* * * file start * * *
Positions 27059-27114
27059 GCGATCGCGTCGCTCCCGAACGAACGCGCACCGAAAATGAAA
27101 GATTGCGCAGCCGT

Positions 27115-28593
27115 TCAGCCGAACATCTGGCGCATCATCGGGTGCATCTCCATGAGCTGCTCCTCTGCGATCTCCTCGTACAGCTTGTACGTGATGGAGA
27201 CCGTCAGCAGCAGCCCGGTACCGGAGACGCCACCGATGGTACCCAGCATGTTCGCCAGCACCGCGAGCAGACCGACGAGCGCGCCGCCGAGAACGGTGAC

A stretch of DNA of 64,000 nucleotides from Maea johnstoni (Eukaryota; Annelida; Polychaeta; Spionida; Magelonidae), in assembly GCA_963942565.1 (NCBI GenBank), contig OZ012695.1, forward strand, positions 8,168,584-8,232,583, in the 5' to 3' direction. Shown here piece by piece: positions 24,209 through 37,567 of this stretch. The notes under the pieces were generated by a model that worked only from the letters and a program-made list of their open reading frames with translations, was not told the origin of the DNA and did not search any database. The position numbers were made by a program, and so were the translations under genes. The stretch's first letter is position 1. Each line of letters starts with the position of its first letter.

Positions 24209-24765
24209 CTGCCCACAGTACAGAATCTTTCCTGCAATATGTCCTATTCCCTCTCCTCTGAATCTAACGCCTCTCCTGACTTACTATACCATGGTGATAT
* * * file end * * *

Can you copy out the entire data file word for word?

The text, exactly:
Positions 27059-27114
27059 GCGATCGCGTCGCTCCCGAACGAACGCGCACCGAAAATGAAA
27101 GATTGCGCAGCCGT

Positions 27115-28593
27115 TCAGCCGAACATCTGGCGCATCATCGGGTGCATCTCCATGAGCTGCTCCTCTGCGATCTCCTCGTACAGCTTGTACGTGATGGAGA
27201 CCGTCAGCAGCAGCCCGGTACCGGAGACGCCACCGATGGTACCCAGCATGTTCGCCAGCACCGCGAGCAGACCGACGAGCGCGCCGCCGAGAACGGTGAC

A stretch of DNA of 64,000 nucleotides from Maea johnstoni (Eukaryota; Annelida; Polychaeta; Spionida; Magelonidae), in assembly GCA_963942565.1 (NCBI GenBank), contig OZ012695.1, forward strand, positions 8,168,584-8,232,583, in the 5' to 3' direction. Shown here piece by piece: positions 24,209 through 37,567 of this stretch. The notes under the pieces were generated by a model that worked only from the letters and a program-made list of their open reading frames with translations, was not told the origin of the DNA and did not search any database. The position numbers were made by a program, and so were the translations under genes. The stretch's first letter is position 1. Each line of letters starts with the position of its first letter.

Positions 24209-24765
24209 CTGCCCACAGTACAGAATCTTTCCTGCAATATGTCCTATTCCCTCTCCTCTGAATCTAACGCCTCTCCTGACTTACTATACCATGGTGATAT